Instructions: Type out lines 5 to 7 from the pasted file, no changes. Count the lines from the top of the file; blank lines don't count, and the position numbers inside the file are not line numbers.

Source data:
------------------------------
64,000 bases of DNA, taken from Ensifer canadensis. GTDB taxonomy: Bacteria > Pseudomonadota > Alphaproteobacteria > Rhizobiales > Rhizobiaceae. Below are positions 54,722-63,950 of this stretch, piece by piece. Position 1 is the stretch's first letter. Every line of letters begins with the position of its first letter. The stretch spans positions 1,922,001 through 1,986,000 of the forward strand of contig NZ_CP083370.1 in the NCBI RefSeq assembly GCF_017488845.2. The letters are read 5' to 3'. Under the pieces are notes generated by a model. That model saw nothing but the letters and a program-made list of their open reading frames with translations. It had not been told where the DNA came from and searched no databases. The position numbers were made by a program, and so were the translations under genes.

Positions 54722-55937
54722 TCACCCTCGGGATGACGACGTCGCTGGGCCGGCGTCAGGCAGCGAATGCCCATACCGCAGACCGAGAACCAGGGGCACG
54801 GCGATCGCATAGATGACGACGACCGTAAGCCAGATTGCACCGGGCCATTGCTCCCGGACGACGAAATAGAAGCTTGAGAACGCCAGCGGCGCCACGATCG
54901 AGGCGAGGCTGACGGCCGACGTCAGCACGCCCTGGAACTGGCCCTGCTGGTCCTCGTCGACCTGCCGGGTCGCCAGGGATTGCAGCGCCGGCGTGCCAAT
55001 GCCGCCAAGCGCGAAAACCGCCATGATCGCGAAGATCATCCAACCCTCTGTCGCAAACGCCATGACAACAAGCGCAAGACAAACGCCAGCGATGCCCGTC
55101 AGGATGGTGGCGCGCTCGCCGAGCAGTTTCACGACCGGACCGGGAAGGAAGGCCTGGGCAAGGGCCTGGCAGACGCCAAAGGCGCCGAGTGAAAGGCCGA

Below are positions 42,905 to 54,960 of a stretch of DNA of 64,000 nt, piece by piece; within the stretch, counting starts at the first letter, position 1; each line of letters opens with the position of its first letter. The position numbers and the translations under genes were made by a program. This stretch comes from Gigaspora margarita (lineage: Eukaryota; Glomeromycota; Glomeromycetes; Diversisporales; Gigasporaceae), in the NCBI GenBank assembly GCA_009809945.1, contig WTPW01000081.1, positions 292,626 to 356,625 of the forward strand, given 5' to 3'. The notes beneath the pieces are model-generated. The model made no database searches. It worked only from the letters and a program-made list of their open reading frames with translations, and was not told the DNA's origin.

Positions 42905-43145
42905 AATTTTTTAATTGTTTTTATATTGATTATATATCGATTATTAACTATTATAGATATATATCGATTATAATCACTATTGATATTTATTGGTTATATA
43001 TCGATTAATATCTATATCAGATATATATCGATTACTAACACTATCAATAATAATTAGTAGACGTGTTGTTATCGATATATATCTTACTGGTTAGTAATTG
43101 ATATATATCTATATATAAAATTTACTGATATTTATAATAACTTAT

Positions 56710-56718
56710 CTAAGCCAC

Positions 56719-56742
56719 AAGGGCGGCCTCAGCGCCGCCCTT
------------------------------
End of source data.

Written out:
54901 AGGCGAGGCTGACGGCCGACGTCAGCACGCCCTGGAACTGGCCCTGCTGGTCCTCGTCGACCTGCCGGGTCGCCAGGGATTGCAGCGCCGGCGTGCCAAT
55001 GCCGCCAAGCGCGAAAACCGCCATGATCGCGAAGATCATCCAACCCTCTGTCGCAAACGCCATGACAACAAGCGCAAGACAAACGCCAGCGATGCCCGTC
55101 AGGATGGTGGCGCGCTCGCCGAGCAGTTTCACGACCGGACCGGGAAGGAAGGCCTGGGCAAGGGCCTGGCAGACGCCAAAGGCGCCGAGTGAAAGGCCGA